How can the technology industry appeal to a wider set of people and skills?
I think the technology companies continually need to demonstrate the benefits of people actually going into a technology role. I think collectively we continually have to work on STEM projects, work on women in technology projects, change the landscape and the language to make it an attractive place for a diverse set of candidates and employees to come and work. I think we’re doing that, but I don’t think we’re there yet. We’re on the path. But, I’m very encouraged by the level of diversity and people actually getting excited about technology.
This comes on to a point about digitisation. People are realising that the world is going digital; new companies are being born on the web; new business models are happening. If you look at the long term prospects for the UK, it’s very positive – as long as we maintain an emphasis on digital skills, and the Government takes that agenda of digital skills and the digitisation of everything very seriously. We all talk about it, but we have to take more action in making sure that we are prepared for the way the world is going.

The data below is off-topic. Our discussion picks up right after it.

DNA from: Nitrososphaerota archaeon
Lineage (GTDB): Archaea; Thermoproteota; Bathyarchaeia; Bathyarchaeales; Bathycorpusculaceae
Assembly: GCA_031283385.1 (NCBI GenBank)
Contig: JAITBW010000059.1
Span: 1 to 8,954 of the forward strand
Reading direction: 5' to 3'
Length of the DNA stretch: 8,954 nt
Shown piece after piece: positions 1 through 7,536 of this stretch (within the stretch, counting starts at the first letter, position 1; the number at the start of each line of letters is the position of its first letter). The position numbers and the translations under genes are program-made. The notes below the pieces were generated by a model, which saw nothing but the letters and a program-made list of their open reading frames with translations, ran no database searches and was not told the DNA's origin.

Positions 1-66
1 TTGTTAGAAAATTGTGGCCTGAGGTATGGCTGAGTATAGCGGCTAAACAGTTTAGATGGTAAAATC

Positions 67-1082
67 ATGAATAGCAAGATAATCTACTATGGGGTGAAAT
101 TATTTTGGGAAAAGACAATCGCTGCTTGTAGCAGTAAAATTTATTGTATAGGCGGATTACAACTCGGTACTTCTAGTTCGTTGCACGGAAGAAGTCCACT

Speaking of digitisation, do you have a technology that you think is going to really impact the UK job market in the next 5 years?
There’s a combination of technologies. We continue to see strength in the PC-centric model, especially for business. And, I think that consumers are worried about political changes that may or may not happen. But, certainly businesses around security, around productivity, creativity and innovation, they still see a PC-centric model.
The data explosion has made people go oh my gosh, we really need to make sure that we have secure data. The security of data is critical.
>Read more on UK tech ahead of the rest of the economy
Data is going to drive the digitisation, and when 5G begins to roll out, we’re going to see a change in business models; how people demonstrate value out of data by location-based services and edge-based technology. Simple things like hey, I’ve never been to this petrol station, my car knows that I need fuel, my phone knows where I am or my car knows where I am, and the retailer of the petrol station will send you an offer for you to drive in and buy fuel, and other things while you’re in that vicinity.
Historically technology companies would want to sell the technology and the solution but in the future, they may look for a revenue share with that petrol retailer or that oil company. That may be a different way of working, and I think those new business models are where the digitisation is going to come into it.